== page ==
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About our Graduate Programs in Public Health Nutrition
Learn to lead, promote, develop, implement and evaluate programs and policies that drive optimal nutrition and well-being with Appalachian’s completely ONLINE graduate Public Health Nutrition (PHN) programs!
Our innovative programs connect you from wherever you are with distinguished faculty that will help you develop effective leadership skills, research skills, stimulate independent thought and provide up-to-date knowledge in food, wellness and public health.
Our program aligns with the mission of the Association of State Public Health Nutritionists (ASPHN), which is …”to strengthen nutrition policy, programs and environments for all people through development of public health nutrition leaders.” (asphn.org)
Nutrition is at the forefront of current public health policy and practice. An increased demand for university-trained specialists to meet population health needs is reflected in faster-than-average growth in employment opportunities for nutrition professionals. The Graduate Certificate in Public Health Nutrition Practice and the Masters of Science in Nutrition with Concentration in Public Health Nutrition prepare next-generation professionals to bring leadership to public and private agencies. Graduates are equipped to develop, implement, and evaluate nutrition, health promotion, obesity and disease prevention programs designed for and with a diverse array of populations. Led by a strong faculty with extensive expertise and experience in public health nutrition practice and research, graduates of Appalachian State University’s PHN programs are well-prepared to deliver effective nutrition programs in a variety of health care settings.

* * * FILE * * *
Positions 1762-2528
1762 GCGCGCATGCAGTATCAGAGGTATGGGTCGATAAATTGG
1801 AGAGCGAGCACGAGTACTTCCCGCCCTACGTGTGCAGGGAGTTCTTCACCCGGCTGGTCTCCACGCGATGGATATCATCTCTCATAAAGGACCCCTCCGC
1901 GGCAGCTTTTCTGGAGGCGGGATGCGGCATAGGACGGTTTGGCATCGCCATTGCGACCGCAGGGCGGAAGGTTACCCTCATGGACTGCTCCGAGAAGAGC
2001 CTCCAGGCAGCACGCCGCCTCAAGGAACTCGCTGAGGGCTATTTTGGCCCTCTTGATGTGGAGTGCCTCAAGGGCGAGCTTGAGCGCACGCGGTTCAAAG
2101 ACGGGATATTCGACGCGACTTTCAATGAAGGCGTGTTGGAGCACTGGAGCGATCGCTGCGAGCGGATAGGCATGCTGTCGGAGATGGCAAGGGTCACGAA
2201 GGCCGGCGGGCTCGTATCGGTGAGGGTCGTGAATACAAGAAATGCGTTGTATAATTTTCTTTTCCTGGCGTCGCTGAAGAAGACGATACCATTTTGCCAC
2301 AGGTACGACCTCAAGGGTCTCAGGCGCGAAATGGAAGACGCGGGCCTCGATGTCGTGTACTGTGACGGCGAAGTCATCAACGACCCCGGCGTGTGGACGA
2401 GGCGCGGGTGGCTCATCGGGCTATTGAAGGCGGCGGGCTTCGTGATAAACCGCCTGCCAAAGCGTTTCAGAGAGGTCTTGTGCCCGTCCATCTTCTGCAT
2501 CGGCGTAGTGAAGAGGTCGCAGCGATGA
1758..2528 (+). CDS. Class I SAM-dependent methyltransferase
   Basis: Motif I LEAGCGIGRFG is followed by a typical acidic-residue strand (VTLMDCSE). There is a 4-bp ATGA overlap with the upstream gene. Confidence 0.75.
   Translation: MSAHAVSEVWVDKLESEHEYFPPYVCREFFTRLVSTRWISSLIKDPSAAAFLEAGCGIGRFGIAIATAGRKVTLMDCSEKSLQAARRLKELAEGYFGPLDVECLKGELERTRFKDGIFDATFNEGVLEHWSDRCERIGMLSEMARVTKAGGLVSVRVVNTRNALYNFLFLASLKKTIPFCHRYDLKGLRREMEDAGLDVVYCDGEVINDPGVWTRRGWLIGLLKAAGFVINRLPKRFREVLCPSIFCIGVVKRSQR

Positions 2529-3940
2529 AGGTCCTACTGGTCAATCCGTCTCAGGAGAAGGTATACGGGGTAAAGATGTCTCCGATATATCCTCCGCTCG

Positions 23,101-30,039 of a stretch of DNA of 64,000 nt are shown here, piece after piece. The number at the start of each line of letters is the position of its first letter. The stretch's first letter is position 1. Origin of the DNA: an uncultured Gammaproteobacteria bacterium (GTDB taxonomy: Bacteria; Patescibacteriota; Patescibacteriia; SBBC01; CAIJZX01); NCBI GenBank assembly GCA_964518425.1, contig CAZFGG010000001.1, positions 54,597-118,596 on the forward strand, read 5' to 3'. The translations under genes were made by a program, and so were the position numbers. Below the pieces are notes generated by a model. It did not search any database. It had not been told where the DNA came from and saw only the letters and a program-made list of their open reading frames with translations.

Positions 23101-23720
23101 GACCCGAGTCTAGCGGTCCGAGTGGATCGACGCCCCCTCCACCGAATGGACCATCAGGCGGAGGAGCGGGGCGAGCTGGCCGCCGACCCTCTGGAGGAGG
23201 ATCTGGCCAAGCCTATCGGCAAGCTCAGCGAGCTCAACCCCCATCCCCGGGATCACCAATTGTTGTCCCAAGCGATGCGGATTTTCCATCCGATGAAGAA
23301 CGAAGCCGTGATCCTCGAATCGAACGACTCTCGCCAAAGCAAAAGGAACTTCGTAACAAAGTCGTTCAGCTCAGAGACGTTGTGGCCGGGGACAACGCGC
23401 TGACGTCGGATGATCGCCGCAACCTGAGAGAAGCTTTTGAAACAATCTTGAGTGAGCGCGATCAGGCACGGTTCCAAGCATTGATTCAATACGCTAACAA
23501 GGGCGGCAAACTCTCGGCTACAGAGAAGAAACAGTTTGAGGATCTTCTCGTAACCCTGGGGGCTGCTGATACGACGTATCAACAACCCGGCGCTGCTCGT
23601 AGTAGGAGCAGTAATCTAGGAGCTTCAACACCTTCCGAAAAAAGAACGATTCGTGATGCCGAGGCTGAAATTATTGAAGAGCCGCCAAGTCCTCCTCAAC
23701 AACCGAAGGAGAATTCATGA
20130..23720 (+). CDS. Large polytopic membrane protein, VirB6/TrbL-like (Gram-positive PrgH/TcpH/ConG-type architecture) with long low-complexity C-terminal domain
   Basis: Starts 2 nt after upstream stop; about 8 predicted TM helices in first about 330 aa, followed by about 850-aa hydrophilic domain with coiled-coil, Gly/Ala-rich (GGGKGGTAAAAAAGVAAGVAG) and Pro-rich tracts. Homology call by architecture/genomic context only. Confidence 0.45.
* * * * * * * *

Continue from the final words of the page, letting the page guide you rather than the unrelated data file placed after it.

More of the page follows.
Courses in nutrition and foods have been offered at Appalachian State University since 1911. Over the years, the program transitioned from a degree in home economics to a dietetics program offering undergraduate and graduate preparation for dietetics practice. The Department of Nutrition and Health Care Management (NHM) was formed within the newly formed College of Health Sciences in 2010 and nutrition and foods programs moved to the new College. Beginning in the fall of 2016, Dr. Margaret Barth, Chair of NHM, identified a need to expand the University’s graduate nutrition programs to encompass a PHN degree option not associated with a dietetic internship. Planning for the PHN concentration continued throughout 2016, 2017 and 2018 as the program proposal moved through Appalachian State University and University of North Carolina approval processes. Final approval of the concentration for both a Masters of Nutrition and Graduate Certificate was granted by theUniversity of North Carolina Board of Governors on February 19, 2018.
The Graduate Certificate in Public Health Nutrition Practice is a 15-hour, 1-year graduate certificate focused on the leadership, implementation and evaluation of effective public health nutrition interventions in a variety of settings. The Graduate Certificate provides a seamless bridge into the Master’s degree program; students who are successful in the Certificate program (defined as maintaining a “B” average) may move seamlessly into the Master’s program with all Certificate credits transferred.
The Master’s of Science in Nutrition, Concentration in Public Health Nutrition, is a 39-hour, 2-year graduate program which emphasizes all aspects of PHN program leadership and management along with a focus on research, epidemiology and completion of a PHN capstone project.
The Graduate Programs in PHN are designed to prepare students for successful careers in the exciting and expanding field of public health nutrition. Graduates are well-positioned for leadership opportunities in government at all levels, the non-profit sector, public health agencies, school districts and educational institutions, and many other venues. The program curriculum is designed to meet suggested competencies for public health nutritionists as recognized by the Association of Graduate Programs for Public Health Nutrition (http://agpphn.org) and the World Public Health Nutrition Association (http://wphna.org).